Instead, I decided to go the ol’ mathematical route, using latitude/longitude data by zip code to approximate distance from one center to the next “as the crow flies.”  Of course, most people can’t fly, so I wanted to model what many commuters experience: a grid of some sort.  See image below for an example and the math used.  Yes, there are some diagonals in our cities, also freeways.  Yes, some people travel in just one direction or at a distance that requires longer mileage. Yes, barriers, both natural (rivers, lakes) and man-made (freeways), muddy this simple one-turn model a bit. I was just looking for a “close enough” number here. (In hindsight, I could have just calculated E-W and N-S distances separately from the lat/long. For another time…).  For people who work in the same zip code as their home address, I approximated the distance to 0.5 miles – a good chunk work from home (5% according to ACS) and the rest are at most 3 miles.  Also, to keep data clean, I excluded zip code work destinations with 5 or fewer total workers (which was only about 2% of the data set, very negligible).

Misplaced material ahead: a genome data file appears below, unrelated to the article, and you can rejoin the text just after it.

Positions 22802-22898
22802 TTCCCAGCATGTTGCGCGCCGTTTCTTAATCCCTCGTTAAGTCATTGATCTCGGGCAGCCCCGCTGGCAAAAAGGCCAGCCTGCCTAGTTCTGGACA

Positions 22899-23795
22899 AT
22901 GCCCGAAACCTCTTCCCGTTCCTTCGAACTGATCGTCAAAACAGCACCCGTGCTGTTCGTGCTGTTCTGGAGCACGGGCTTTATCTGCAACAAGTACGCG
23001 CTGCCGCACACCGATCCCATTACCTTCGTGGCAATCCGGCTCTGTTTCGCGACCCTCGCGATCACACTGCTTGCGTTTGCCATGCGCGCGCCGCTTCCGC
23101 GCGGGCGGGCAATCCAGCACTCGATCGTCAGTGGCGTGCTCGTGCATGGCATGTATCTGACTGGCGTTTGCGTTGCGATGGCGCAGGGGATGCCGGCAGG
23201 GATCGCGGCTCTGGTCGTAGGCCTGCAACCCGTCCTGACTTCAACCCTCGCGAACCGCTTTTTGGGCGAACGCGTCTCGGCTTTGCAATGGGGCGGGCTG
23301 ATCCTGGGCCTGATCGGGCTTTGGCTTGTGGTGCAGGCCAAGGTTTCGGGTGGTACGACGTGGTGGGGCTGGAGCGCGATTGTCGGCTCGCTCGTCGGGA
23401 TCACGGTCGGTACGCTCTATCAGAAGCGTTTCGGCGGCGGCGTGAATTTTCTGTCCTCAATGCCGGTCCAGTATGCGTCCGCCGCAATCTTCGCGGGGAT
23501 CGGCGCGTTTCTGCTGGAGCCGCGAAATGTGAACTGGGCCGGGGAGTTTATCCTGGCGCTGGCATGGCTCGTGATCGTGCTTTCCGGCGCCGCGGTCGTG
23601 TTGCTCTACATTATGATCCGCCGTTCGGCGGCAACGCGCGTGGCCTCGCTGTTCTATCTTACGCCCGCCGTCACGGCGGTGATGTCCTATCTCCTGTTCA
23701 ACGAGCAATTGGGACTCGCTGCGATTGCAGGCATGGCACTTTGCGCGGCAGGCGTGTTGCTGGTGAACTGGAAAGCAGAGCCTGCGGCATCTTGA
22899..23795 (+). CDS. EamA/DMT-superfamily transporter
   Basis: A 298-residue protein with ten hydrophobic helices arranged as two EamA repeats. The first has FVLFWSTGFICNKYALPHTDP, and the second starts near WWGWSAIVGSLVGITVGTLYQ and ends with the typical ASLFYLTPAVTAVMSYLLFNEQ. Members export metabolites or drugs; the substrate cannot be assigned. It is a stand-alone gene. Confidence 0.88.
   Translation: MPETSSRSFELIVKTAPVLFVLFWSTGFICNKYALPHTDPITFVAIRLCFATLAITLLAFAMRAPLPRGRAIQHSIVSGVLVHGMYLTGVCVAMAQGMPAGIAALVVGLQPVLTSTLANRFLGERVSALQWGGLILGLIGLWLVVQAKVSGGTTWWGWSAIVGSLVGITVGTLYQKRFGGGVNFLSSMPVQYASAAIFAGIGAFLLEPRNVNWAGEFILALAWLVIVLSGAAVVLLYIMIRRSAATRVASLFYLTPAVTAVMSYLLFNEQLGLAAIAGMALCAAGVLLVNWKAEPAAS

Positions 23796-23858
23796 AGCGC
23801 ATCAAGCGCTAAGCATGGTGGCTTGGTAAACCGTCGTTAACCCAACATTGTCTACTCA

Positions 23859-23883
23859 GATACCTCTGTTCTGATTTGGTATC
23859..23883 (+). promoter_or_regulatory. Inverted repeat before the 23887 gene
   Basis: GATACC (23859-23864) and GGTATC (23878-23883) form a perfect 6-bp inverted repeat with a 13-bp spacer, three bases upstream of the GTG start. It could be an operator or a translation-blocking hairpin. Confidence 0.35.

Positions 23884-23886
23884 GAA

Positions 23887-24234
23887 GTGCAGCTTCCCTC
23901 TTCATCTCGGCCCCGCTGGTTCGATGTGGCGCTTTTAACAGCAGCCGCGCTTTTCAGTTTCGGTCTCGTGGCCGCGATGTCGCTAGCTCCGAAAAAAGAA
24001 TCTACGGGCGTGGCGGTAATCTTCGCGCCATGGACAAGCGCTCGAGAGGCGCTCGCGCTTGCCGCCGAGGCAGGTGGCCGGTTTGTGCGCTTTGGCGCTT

OK. Enough boring you with my methodology.  What you really care about is the breakdown of commute length.  Well, here you go:


Some quick facts: 165,000 workers live in the 20 zip codes I analyzed, and over 72,000 (44%) work within the city borders.  Over 16% of Minneapolis residents commute a mile or less to work.  A whopping 55% commute 5 or fewer miles.  The weighted average trip distance for all commuters is 8.3 miles

You’ll notice I injected a representative “potential 30 minute commute” at the 5 mile maximum.  5 miles could be covered in 30 minutes or less by these modes if 1) most of our buses operated under the arterial bus line proposal (5-8 minute wait time, ~17 mph operating speeds, average 1/4 mile walk to a station), and 2) we built out protected bikways and gave cyclists better priorities at intersections (allowing an average 10 mph speed).  Neither of those are particularly expensive (at least compared to other transit/road investments we’re making).  However, our current transit and bike infrastructure probably allows a 4 mile commute in about 30 minutes, which is still 47.7% of all Minneapolis workers.